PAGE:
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Moreira M. P., Ferreira O. J. M. R. & Almeida R. A. M. 2007. A geoinformação ao alcance das comunidades ribeirinhas do rio Negro, Amazonas In: Anais do XIII Simpósio Brasileiro de Sensoriamento Remoto – SBSR. INPE, Florianópolis. Nielsen M. R. & Lund J. F. 2012. Seeing white elephants? The production and communication of information in a locallybased monitoring system in Tanzânia. Conservation and Society 10:1-14. Niemelä J. 2000. Biodiversity monitoring for decision-making. Annales Zoologici Fennici 37:307–317. PDBFF. 2013. PDBFF - Projeto Dinâmica Biológica de Fragmentos Florestais. Ministério da Ciência, Tecnologia e Inovação e Smithsonian Institution, Manaus, Brasil. http:// pdbff.inpa.gov.br/ Pinheiro M. R. & Macedo A. B. 2004. Dinâmica da população humana nos rios do Parque Nacional do Jaú. In: S. H. Borges, S. Iwanaga, C. C. Durigan & M. R. Pinheiro (eds.) Janelas para a Biodiversidade no Parque Nacional do Jaú: Uma estratégia para o estudo da biodiversidade na Amazônia. Fundação Vitória Amazônica, Manaus. p.43-61. Pinheiro M. R. 2003. Dinâmica populacional e mapeamento participativo do uso dos recursos naturais feito pelos moradores do Parque Nacional do Jaú, AM. Universidade de Campinas, São Paulo. Dissertação de mestrado. Pitman N. C. A., Norris D., Gonzales J. M., Torres E., Pinto F., Collado H., Concha W., Thupa R., Quispe E., Pérez J. & Castillo J. C. F. 2011. Four years of vertebrate monitoring on an upper Amazonian river. Biodiversity and Conservation 20:827–849. PPBio. 2013. PPBio — Programa de Pesquisa em Biodiversidade. Ministério da Ciência, Tecnologia e Inovação, Manaus, Brasil. http://ppbio.inpa.gov.br/ Yoccoz N. G., Nicholas J. D. & Boulinier T. 2001. Monitoring of biological diversity in space and time. Trends in Ecology and Evolution 16:446-453.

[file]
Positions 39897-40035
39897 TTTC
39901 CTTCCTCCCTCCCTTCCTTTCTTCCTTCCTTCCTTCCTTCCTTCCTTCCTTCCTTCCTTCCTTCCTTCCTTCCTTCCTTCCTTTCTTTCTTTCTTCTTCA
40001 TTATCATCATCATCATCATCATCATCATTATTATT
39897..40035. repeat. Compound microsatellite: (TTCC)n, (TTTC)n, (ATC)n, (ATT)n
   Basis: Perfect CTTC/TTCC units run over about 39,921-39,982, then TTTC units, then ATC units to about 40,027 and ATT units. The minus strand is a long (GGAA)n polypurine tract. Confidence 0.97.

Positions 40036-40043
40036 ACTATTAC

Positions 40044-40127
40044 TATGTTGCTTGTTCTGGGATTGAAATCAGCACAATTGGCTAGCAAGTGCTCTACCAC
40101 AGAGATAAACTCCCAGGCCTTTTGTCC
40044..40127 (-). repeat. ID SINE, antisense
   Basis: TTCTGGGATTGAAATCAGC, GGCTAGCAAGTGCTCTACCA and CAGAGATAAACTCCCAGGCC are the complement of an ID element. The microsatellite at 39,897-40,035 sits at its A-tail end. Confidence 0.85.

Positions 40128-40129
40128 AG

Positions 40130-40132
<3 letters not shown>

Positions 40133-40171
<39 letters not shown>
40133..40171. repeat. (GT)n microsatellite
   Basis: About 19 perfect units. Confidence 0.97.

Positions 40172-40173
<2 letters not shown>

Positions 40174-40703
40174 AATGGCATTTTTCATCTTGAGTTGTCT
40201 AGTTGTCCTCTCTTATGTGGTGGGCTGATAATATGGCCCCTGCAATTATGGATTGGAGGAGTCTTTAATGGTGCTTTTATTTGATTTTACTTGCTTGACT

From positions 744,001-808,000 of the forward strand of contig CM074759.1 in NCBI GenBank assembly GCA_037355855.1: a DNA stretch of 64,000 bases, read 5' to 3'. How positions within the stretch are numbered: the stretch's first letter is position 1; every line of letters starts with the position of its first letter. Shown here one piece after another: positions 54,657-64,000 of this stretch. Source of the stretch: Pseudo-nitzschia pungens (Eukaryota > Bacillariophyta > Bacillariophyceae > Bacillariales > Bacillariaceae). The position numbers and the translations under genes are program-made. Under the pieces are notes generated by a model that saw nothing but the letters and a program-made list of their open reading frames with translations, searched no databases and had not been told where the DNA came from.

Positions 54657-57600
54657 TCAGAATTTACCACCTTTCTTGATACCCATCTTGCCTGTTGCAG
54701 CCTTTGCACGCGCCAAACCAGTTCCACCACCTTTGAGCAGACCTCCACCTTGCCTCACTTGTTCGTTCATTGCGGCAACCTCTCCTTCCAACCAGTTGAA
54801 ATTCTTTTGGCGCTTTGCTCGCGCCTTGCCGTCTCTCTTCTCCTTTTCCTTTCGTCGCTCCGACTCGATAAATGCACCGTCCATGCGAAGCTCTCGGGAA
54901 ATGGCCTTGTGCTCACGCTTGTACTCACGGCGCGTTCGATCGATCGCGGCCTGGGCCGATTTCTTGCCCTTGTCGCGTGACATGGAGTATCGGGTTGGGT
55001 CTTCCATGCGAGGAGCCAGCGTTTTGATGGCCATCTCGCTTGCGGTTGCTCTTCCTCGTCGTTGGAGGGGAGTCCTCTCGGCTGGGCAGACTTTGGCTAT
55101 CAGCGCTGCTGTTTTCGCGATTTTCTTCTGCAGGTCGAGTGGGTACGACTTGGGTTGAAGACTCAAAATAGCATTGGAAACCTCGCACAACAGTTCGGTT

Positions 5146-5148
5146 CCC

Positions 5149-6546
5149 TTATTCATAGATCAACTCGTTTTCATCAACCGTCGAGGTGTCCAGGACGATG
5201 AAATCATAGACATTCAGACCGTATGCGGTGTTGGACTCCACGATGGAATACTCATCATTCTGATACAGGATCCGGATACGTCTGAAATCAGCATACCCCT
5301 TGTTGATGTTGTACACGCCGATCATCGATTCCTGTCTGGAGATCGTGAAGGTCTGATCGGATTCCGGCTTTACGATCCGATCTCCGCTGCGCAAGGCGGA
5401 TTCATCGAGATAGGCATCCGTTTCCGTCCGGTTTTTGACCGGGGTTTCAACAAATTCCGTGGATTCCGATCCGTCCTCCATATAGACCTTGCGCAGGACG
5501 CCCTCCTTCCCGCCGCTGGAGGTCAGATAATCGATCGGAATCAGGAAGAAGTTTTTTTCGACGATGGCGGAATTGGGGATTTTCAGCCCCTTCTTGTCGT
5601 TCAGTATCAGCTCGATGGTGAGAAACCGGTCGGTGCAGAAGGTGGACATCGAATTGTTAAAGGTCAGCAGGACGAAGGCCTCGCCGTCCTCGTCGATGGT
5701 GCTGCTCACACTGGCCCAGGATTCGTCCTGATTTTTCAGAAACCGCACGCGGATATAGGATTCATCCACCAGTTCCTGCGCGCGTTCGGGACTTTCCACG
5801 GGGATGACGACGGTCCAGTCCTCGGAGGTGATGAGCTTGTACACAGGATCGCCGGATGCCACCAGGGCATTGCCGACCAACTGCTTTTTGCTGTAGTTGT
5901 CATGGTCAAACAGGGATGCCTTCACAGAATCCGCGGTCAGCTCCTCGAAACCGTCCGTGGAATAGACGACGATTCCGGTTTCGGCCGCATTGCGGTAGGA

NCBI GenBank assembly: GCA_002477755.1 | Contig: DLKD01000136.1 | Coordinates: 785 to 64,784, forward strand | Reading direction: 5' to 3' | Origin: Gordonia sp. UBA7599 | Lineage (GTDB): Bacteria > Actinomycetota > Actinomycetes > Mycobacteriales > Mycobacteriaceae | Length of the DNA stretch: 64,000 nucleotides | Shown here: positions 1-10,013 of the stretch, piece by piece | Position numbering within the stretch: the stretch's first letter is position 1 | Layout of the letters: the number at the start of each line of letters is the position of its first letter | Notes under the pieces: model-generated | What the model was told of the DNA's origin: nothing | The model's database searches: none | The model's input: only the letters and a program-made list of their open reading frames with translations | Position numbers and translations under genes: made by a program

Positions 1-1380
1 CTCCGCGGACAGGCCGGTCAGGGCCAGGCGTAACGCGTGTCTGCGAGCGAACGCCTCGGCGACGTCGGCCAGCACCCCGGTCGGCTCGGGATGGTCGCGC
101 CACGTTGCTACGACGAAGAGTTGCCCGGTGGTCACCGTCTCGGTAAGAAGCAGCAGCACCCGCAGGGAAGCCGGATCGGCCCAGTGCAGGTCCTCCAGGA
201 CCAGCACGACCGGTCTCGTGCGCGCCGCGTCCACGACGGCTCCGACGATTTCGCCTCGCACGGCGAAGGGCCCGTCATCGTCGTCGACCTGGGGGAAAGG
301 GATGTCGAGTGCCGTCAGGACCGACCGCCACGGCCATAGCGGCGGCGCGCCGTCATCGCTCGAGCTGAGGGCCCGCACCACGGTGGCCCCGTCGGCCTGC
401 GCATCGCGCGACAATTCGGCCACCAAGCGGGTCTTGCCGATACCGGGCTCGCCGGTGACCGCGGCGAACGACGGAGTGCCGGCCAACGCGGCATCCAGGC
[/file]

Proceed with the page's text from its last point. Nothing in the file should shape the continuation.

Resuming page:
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APPENDIX I